At this point, the weighted shaft 16 should extend through the aperture 34 (H″) at the rear of the shaft guide 18, with the applicator 7 extending from the opening (H′) of the guide base 19. Next, the head 5 may be rotatably inserted into the cap 300 by placing the nose 6 into the nose guide 304, and then the rest of the head into the hood 302 (I to I′ to I″). Then, the guide base 19 is inserted into the rear of the head 5 (J to J′) while the applicator 7 is simultaneously passed into the rear of the head 5 and up into the avenue 9 of the nose 6 (K to K′ to K″). Next, the ring 400 is placed around the reservoir (L to L′) whereby the ring is associated with ring stop 401 (M to M′).

At this point the reservoir cavity may be filled with the fluid substance to be stored in the dispenser 1. After said substance has been loaded into the reservoir cavity 20 (with the requisite under-fill mentioned above), all the heretofore combined components (as a separate sub-assembly), are inserted together into the reservoir cavity 20. To do so, the extended portion of the weighted shaft 16 (O to O′) is inserted into the reservoir cavity, until the reservoir tip 35 rotatably enters the rear of the head 5 (N to N′). This allows the nut 30 and the screw 29 threads to interact until the locking lugs 28 have locked the head in place via the teeth 31 as described above in connection with FIGS. 11 through 14. Inserting the separate sub-assembly into the reservoir cavity 20 after it has been loaded with contained substance allows for manufacturing ease and for a filling process that is very similar to current cosmetic lacquer dispensers. Finally, the tail cap 4 is placed over the distal end of the reservoir 2 (P to P′). Other assembly methods may be practiced depending on the use of alternative embodiments described herein, and will be readily apparent to those skilled in the art.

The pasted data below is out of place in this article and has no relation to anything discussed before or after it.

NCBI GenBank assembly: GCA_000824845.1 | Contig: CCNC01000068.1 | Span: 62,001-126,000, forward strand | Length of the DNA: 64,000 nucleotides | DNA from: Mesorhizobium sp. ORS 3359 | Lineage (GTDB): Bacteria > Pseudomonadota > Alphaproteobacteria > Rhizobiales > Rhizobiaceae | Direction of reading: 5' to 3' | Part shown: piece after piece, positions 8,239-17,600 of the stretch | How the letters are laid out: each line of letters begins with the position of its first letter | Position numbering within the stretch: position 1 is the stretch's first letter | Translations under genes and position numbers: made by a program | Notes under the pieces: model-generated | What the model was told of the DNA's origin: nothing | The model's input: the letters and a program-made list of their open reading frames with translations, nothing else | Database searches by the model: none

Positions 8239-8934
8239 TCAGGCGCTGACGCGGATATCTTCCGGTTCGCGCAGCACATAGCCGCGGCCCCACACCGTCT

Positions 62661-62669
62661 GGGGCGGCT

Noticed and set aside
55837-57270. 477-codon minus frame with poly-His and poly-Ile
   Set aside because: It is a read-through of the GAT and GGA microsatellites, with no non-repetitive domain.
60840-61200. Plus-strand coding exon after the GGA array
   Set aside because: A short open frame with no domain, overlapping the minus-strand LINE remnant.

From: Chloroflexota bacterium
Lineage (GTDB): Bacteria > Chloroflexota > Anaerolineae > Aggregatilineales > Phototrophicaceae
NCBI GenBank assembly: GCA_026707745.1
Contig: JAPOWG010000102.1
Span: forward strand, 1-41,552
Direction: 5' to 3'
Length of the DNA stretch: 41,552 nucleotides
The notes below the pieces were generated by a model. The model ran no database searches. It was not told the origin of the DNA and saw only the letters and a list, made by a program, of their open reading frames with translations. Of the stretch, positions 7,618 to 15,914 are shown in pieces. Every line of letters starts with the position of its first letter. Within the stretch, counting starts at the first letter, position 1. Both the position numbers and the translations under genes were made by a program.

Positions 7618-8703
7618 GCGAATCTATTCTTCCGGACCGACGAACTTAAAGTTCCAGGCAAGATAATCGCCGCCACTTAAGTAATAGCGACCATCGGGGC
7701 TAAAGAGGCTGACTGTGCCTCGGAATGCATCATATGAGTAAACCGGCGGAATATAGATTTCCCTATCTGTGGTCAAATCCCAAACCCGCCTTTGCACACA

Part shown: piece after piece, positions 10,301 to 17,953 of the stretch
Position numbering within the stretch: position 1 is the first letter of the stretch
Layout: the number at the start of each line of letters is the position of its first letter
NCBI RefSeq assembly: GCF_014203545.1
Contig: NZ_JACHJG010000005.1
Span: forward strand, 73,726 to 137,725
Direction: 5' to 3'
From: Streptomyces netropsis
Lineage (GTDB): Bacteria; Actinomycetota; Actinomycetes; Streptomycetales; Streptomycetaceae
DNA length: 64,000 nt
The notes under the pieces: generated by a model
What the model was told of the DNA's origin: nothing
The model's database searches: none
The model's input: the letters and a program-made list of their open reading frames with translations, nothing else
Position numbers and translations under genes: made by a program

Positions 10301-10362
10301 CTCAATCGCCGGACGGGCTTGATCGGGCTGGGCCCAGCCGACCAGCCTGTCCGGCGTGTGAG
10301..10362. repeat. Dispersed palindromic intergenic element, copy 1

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Classifications
U.S. Classification401/115, 401/272, 401/176
International ClassificationB43K7/12, B43K5/06
Cooperative ClassificationA45D34/043, A45D2200/052
European ClassificationA45D34/04C1
Legal Events
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Feb 19, 2016REMIMaintenance fee reminder mailed